Yes, database mirroring is a reliable technology and is in use by many Enterprise customers today. I've helped people set up mirroring both while inside and outside Microsoft - I used to own database mirroring when I responsible for the SQL Server Storage Engine.
As with any HA technology, you need to understand your requirements and limitations before choosing technologies to help you implement an HA strategy. If you choose technologies before doing this and try to retrofit them to your requirements, you won't get a successful strategy.
I've just finished writing a 35-page whitepaper on HA with SQL Server for the SQL team - it'll be published before SQL PASS. In the meantime, to get an idea of the kind of questions to ask yourself, see this blog post of mine: HA: Where do you start when choosing a high-availability solution?. For database mirroring, you need to consider:
- How many databases are in your application ecosystem? I.e. what resources need to all be failed over at once. More than 2-3 and you might look at failover clustering with SAN replication instead.
- Outside a single application ecosystem, how many databases do you want to mirror? Going more than 10 and you'll start to see issues with worker threads, memory, and waits on the shared mirroring send buffer.
- What is the transaction log generation rate?
- What is the network bandwidth and latency? These two things determine whether the mirror will be in synch with the principal - and how much data loss you may be looking at in asynch mode (from a large send queue) or workload throughput degeneration from having to wait for transactions to be hardened on the mirror (for synch mode)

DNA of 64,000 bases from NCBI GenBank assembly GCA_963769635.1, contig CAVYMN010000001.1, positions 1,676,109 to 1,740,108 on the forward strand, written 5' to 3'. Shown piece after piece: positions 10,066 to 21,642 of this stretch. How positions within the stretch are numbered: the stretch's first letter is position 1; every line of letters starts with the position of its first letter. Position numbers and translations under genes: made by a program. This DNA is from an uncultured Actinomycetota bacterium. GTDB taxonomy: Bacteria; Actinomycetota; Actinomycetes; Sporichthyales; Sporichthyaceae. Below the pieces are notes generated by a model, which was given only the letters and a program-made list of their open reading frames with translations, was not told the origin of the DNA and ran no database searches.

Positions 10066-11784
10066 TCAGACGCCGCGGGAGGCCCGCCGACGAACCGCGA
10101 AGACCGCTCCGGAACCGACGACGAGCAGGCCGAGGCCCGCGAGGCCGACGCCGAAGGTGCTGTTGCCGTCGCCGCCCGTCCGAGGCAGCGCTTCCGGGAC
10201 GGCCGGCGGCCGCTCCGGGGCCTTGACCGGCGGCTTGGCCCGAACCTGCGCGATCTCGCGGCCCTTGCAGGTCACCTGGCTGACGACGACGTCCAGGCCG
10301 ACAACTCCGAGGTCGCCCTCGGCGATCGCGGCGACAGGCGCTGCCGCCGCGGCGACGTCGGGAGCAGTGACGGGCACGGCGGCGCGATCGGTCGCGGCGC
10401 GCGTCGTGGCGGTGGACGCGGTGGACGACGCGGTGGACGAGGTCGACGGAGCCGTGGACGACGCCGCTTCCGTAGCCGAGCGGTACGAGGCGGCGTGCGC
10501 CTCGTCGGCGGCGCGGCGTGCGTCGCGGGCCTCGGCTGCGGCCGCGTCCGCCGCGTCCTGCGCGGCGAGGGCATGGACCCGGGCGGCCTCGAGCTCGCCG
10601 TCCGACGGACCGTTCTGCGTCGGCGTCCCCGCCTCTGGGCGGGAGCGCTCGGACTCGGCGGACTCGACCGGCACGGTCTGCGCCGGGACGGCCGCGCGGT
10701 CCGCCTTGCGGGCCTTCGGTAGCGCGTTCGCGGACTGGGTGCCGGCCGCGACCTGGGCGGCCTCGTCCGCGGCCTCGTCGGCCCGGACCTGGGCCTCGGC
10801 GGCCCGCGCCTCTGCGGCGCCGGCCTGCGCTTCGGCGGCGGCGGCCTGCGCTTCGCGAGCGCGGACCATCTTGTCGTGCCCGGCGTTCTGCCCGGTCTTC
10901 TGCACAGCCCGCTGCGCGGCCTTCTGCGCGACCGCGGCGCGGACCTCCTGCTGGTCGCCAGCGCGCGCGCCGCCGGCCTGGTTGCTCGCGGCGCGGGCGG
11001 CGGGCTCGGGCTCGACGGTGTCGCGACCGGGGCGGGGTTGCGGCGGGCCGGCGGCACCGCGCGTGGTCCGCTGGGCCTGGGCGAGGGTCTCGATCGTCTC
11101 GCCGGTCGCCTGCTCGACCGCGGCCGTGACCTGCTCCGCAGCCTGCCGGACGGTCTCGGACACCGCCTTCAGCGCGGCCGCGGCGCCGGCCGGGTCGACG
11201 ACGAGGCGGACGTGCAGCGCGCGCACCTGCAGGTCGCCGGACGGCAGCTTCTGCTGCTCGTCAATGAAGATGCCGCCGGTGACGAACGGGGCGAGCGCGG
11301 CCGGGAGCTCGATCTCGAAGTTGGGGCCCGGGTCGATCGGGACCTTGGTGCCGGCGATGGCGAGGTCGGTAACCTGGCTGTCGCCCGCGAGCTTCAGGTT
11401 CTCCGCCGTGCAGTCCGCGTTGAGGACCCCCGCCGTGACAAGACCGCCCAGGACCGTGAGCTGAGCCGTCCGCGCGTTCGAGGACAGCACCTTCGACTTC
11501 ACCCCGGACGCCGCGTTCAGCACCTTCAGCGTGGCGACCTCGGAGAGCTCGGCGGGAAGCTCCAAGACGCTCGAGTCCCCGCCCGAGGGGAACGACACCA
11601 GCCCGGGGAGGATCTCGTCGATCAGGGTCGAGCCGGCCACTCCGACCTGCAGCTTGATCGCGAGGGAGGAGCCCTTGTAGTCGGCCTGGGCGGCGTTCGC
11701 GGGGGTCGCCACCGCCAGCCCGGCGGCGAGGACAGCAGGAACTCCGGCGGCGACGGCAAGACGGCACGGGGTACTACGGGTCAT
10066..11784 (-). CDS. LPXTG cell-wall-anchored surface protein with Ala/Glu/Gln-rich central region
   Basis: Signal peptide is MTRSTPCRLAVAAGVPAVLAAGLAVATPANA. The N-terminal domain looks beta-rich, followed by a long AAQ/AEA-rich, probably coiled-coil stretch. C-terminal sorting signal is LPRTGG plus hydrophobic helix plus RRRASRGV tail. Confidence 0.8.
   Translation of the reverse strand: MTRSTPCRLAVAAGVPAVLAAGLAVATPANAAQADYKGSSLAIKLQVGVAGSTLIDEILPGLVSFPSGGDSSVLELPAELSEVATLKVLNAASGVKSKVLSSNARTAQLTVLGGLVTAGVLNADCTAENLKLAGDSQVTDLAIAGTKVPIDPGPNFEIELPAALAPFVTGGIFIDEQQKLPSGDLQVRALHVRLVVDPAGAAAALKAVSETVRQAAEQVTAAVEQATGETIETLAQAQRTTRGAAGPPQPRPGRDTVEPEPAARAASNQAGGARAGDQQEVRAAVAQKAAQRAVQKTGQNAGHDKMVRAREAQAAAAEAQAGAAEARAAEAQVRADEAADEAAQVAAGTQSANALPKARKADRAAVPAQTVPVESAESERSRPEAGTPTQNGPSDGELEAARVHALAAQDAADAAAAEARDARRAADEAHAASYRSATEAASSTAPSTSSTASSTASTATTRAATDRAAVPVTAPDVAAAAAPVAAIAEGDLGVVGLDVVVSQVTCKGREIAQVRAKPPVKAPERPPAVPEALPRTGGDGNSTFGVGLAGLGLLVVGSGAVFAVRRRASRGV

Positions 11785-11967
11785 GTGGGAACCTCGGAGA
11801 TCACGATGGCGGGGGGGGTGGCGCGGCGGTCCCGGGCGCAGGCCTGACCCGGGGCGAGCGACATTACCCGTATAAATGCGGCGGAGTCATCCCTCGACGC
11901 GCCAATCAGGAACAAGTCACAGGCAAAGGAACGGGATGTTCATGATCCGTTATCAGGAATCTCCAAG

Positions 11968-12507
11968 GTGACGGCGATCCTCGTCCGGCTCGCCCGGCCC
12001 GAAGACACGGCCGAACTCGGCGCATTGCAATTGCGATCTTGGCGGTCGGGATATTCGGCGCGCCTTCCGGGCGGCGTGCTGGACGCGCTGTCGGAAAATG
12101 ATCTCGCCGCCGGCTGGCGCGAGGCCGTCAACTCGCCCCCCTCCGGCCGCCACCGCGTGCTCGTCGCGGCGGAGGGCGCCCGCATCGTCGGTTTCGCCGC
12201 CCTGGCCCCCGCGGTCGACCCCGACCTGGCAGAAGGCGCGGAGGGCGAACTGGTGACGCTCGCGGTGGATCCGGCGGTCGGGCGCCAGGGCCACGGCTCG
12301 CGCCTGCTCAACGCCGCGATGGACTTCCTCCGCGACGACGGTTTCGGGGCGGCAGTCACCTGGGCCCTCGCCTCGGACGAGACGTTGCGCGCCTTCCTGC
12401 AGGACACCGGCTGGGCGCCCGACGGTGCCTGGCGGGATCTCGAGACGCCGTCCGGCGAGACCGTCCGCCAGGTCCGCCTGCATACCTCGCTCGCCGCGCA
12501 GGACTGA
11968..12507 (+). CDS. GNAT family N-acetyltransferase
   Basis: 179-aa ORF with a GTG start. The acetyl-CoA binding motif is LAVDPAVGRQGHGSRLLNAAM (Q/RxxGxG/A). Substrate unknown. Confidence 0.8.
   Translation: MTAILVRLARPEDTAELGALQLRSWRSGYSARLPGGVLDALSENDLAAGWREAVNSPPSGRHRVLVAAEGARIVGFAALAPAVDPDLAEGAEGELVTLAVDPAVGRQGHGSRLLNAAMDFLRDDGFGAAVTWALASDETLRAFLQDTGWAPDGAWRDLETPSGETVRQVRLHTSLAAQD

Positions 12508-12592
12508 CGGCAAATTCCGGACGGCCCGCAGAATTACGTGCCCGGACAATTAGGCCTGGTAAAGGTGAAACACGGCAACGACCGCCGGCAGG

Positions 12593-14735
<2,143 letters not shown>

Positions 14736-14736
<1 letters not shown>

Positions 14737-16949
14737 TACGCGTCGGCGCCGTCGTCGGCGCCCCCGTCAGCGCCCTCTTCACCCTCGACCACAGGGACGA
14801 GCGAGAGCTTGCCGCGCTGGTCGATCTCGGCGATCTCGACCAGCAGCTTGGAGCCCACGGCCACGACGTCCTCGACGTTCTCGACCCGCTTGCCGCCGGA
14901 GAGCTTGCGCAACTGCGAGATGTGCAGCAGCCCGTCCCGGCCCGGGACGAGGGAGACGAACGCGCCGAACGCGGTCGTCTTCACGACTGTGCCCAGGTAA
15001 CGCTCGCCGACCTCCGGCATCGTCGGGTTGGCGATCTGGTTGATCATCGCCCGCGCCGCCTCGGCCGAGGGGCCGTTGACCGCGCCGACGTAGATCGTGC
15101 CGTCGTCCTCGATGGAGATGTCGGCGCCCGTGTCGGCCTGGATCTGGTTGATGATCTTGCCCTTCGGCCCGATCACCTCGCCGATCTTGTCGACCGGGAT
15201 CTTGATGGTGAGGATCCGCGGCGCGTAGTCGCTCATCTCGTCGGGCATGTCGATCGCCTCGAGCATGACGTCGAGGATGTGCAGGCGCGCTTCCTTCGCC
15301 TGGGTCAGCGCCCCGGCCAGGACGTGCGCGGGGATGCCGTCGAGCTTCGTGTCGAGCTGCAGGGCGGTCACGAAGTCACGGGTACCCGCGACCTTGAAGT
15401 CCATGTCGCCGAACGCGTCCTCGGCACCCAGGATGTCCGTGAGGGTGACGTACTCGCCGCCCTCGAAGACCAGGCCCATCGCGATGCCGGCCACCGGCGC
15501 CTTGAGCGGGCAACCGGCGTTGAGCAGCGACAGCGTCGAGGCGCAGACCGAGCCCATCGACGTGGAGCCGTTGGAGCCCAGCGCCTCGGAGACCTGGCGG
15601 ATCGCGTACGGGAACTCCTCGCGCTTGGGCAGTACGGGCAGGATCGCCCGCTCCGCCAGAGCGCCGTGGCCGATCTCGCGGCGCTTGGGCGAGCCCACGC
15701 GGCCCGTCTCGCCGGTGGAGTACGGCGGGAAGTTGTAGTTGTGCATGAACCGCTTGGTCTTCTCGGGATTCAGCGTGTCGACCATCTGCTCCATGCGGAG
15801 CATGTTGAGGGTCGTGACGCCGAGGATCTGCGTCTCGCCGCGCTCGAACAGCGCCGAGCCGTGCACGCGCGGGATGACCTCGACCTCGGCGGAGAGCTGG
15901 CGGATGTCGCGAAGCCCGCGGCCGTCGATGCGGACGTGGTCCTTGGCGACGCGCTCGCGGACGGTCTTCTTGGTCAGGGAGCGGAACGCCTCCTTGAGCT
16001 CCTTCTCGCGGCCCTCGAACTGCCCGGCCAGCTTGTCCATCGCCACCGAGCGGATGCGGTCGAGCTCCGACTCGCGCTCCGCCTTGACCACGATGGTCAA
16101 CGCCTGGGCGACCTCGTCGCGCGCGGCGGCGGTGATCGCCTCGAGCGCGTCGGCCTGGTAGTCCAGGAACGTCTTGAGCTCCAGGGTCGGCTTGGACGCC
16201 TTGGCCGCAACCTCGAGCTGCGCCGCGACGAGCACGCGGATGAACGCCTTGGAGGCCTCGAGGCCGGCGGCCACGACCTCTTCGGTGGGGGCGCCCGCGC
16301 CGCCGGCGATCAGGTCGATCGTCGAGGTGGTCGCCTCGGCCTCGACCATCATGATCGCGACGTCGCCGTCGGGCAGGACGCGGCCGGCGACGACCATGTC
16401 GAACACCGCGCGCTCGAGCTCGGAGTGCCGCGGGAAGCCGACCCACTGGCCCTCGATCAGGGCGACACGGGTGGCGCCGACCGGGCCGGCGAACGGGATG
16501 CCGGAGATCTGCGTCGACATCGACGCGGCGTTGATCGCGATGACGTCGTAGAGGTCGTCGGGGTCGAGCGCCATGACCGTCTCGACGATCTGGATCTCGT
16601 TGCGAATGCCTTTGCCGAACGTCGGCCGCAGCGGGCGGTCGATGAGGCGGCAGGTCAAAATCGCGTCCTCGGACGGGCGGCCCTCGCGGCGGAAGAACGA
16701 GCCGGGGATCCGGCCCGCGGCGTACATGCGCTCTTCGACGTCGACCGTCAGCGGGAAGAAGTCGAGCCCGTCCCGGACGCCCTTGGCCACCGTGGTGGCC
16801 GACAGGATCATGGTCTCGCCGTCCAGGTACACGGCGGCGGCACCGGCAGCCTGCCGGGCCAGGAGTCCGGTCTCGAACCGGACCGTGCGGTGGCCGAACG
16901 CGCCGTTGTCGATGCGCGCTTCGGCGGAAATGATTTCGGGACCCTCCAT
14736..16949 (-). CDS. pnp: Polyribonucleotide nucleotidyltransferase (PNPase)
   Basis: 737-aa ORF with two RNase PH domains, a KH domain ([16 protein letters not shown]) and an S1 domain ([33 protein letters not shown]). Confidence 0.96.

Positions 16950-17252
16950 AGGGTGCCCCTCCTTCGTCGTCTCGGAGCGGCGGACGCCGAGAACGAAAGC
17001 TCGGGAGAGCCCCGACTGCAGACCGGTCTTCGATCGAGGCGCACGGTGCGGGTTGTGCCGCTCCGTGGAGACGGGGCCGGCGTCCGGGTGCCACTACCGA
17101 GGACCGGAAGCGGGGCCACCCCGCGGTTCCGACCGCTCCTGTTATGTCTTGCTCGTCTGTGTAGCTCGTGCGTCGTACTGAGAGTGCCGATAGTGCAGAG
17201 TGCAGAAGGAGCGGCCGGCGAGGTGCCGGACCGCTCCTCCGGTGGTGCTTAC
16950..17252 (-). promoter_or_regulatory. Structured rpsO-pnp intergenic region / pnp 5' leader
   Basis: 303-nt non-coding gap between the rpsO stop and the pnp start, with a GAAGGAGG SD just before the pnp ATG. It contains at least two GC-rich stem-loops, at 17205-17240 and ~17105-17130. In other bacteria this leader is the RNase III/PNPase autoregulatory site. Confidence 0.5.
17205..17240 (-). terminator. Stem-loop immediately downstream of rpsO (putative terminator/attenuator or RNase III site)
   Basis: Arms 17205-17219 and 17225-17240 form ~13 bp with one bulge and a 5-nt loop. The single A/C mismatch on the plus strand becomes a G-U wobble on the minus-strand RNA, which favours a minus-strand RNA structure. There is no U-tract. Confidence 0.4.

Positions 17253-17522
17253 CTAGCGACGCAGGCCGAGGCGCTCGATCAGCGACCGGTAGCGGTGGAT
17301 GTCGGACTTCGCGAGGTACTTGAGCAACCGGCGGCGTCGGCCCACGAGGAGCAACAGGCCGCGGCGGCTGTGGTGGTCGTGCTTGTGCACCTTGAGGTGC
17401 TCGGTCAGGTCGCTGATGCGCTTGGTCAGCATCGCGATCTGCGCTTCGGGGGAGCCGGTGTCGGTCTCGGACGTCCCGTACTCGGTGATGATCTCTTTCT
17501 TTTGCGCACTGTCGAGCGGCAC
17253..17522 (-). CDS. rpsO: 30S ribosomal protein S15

And so on.
Once you set up mirroring, you'll need to monitor it to make sure its working within your desired parameters - most important things to monitor are the SEND and REDO queues - which give you a measure of how far behind the mirror is, and how much time a failover will take, respectively. It doesn't need continuous tuning in common scenarios, but YMMV as with any technology.
Automatic failover - it depends. There are a variety of scenarios to consider, in terms of which network links go down, which mirroring partners go down, and what the actual failure is. Checkout this blog post for a list of failures: Search Engine Q&A #3: Database mirroring failover types and partner timeouts.
This has all been a bit of a brain dump, but to summarize, yes, mirroring is reliable and shouldn't need excessive tuning and monitoring. SQL Server 2008 added some cool new stuff to help - log stream compression and automatic page repair - both of which I've blogged about in my Database Mirroring blog post category.
Finally - there are a bunch of good whitepapers you should look at (see the database mirroring links on our whitepapers uber-links page - I wrote the one on combining database mirroring with transactional replication in SS2008) and a new book Pro SQL Server Mirroring.
Hope this helps!